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27th October 2015

In the spotlight this week: Manchester Futsal Club

There’s more to sport in Manchester than City and United: with this week’s spotlight on the Manchester Futsal Club

Well… what is it?

As those students lucky enough to be awarded a reading week embark on a week away from lectures, seminars and the daily struggle of trying to find an available computer in the Learning Commons, why not start your week off with a trip to watch a sport that you may not have been lucky enough to have seen live before, or maybe not even heard about before! Despite the rich history Manchester can boast through both City and United, it’s time to ditch the football and turn your attention to Futsal, in particular Manchester Futsal Club.

 

Photo: Simon Wright

Established in April 2006, Manchester Futsal Club compete in the highest level of English futsal and have won the FA Futsal Cup and FA National Futsal League in consecutive seasons 2013/14 and 2014/15. Unlike Manuel Pellegrini and Louis Van Gaal’s football sides, with Futsal there is no need to take sides since the team, who play in blue and white, represent the whole city of Manchester in a competitive division of eight teams featuring the likes of Loughborough, Nottingham University and Sheffield FC Futsal Club. And this weekend’s home match sees Manchester Futsal Club pitted against rivals Carlisle Futsal Club, in what looks to be a highly competitive match between the two sides.

How do I get there?

Manchester Futsal Club play all of their home matches at the National Cycling Centre at SportCity. Although not visible from the main road, the venue is situated just before the large ASDA and is very heavily signposted around The Etihad and Sportcity campus.

So how can I get there to watch Manchester Futsal club in action? Compared to some of our other recommended sporting events and activities, your journey to the National Cycling Centre is relatively straightforward and is only three miles away from the University of Manchester’s Students’ Union. For those wanting to catch the bus, the 216 bus leaves from Stop D in Piccadilly Gardens and stops at The Etihad Campus, leaving only a short walk over the road to the National Cycling Centre. Meanwhile if you’ve had enough of getting the bus up and down Oxford Road after your first 5/6 weeks back in Manchester, you can always take in the sights of Manchester en route to the National Cycling Centre on the MetroLink from Manchester’s Piccadilly Gardens. Should you wish to catch the tram, make sure to get off at the ‘Velopark’ stop—the nearest to the National Cycling Centre with trams running to and from Velopark every 12 – 15 minutes.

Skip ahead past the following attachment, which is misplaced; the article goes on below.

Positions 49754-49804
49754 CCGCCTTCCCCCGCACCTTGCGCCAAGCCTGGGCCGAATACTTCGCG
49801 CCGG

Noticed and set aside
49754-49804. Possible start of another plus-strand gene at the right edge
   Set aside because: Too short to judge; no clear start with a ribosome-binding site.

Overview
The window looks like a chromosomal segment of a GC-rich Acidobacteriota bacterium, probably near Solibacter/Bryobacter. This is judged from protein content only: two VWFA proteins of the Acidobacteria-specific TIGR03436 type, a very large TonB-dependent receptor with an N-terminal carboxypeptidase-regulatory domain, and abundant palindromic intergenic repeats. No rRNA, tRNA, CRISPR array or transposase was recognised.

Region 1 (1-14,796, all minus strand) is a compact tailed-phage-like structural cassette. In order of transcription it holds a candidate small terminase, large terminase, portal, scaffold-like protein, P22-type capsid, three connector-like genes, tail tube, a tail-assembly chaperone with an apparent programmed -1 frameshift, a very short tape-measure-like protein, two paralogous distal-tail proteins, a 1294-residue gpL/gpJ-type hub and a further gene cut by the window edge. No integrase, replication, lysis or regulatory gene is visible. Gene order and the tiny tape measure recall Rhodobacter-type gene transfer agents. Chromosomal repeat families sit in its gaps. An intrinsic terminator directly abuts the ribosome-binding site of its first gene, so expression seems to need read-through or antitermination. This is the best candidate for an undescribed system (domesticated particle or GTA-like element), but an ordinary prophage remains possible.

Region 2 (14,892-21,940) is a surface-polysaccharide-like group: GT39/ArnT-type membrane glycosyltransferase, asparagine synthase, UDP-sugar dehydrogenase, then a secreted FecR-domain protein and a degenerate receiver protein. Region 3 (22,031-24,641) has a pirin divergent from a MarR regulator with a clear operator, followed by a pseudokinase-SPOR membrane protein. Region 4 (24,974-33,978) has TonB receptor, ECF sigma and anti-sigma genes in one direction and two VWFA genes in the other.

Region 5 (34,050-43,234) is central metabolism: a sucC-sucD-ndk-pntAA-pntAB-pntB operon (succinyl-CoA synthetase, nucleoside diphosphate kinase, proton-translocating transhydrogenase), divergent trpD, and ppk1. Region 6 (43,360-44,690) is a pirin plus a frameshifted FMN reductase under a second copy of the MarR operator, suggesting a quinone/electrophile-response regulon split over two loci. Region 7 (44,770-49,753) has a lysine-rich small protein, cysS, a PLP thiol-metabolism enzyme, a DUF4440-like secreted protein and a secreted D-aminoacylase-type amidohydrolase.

But how much does it cost to get in?

At long last, an event that has a student budget in mind! Yes that’s right, Manchester Futsal Club do in fact offer a reduced rate for students for all of their home games at the Manchester Velodrome. With valid student identification, University of Manchester students can purchase tickets online or on the door for £2.50—bargain!

What are the facilities like? 

Admittedly, there isn’t a great deal to say about the National Cycling Centre that hasn’t already been covered by our second instalment of Sport in the City, highlighting the size, scale and facilities offered by the impressive cycling complex. So we thought it would actually be better to give you an insight into how the sport is played. Whilst football can be played either outdoors or indoors, futsal is always played on a flat indoor pitch, with hockey sized goals and a much heavier ball that is size four and sports a reduced bounce. This ensures that skilful, technical and more creative play is encouraged, rather than the traditional characteristic of physical contact, which is a common element of general indoor football.

Tell me something I didn’t already know…

Futsal is actually the fastest growing indoor sport in the world, and such a small-sided football format is officially recognised by both UEFA and FIFA. The name itself was chosen by FIFA through a highly complex, internal decision-making system, as is common throughout the federation. By simply combining the Spanish word for ‘hall’ (Sala) and ‘football’ (futból), Futsal was born and has since continued to grow into the phenomena that it is today. Also, despite its many differences with football, ranging from the way it is played to its individual rules and regulations, household names from within World Football such as Pele, Ronaldinho and Lionel Messi all credit futsal with aiding their development at a young age, in helping them to become the football players that they were and are today.

Finally, when can I see this in action?

Manchester Futsal Club take on Carlisle in their second home game in consecutive weeks on Sunday 1st November, so if you’re around, head down and show some support to something a little different to City or United!

If you have any requests for local teams, sports or events taking place in Manchester, or if you wish to be involved, please contact: [email protected].


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